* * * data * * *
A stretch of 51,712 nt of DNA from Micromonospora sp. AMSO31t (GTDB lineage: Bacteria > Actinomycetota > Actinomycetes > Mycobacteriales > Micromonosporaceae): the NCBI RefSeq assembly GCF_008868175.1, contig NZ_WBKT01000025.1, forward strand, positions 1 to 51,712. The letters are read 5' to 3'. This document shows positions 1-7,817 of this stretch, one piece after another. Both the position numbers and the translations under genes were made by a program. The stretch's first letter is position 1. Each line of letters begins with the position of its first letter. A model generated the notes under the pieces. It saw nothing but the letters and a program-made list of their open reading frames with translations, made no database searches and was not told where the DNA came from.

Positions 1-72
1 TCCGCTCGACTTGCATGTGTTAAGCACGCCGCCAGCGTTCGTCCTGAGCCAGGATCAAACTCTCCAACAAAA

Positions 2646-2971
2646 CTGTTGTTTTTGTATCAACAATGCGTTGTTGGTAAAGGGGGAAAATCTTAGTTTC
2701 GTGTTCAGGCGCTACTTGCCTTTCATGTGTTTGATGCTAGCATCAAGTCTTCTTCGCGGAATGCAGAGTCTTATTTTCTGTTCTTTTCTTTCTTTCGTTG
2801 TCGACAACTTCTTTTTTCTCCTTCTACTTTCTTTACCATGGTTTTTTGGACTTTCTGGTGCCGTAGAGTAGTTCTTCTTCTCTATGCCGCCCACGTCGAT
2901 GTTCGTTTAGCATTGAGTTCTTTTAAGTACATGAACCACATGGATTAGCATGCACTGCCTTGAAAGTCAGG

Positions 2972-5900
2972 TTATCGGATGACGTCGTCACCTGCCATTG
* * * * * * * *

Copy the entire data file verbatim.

A stretch of 51,712 nt of DNA from Micromonospora sp. AMSO31t (GTDB lineage: Bacteria > Actinomycetota > Actinomycetes > Mycobacteriales > Micromonosporaceae): the NCBI RefSeq assembly GCF_008868175.1, contig NZ_WBKT01000025.1, forward strand, positions 1 to 51,712. The letters are read 5' to 3'. This document shows positions 1-7,817 of this stretch, one piece after another. Both the position numbers and the translations under genes were made by a program. The stretch's first letter is position 1. Each line of letters begins with the position of its first letter. A model generated the notes under the pieces. It saw nothing but the letters and a program-made list of their open reading frames with translations, made no database searches and was not told where the DNA came from.

Positions 1-72
1 TCCGCTCGACTTGCATGTGTTAAGCACGCCGCCAGCGTTCGTCCTGAGCCAGGATCAAACTCTCCAACAAAA

Positions 2646-2971
2646 CTGTTGTTTTTGTATCAACAATGCGTTGTTGGTAAAGGGGGAAAATCTTAGTTTC
2701 GTGTTCAGGCGCTACTTGCCTTTCATGTGTTTGATGCTAGCATCAAGTCTTCTTCGCGGAATGCAGAGTCTTATTTTCTGTTCTTTTCTTTCTTTCGTTG
2801 TCGACAACTTCTTTTTTCTCCTTCTACTTTCTTTACCATGGTTTTTTGGACTTTCTGGTGCCGTAGAGTAGTTCTTCTTCTCTATGCCGCCCACGTCGAT
2901 GTTCGTTTAGCATTGAGTTCTTTTAAGTACATGAACCACATGGATTAGCATGCACTGCCTTGAAAGTCAGG

Positions 2972-5900
2972 TTATCGGATGACGTCGTCACCTGCCATTG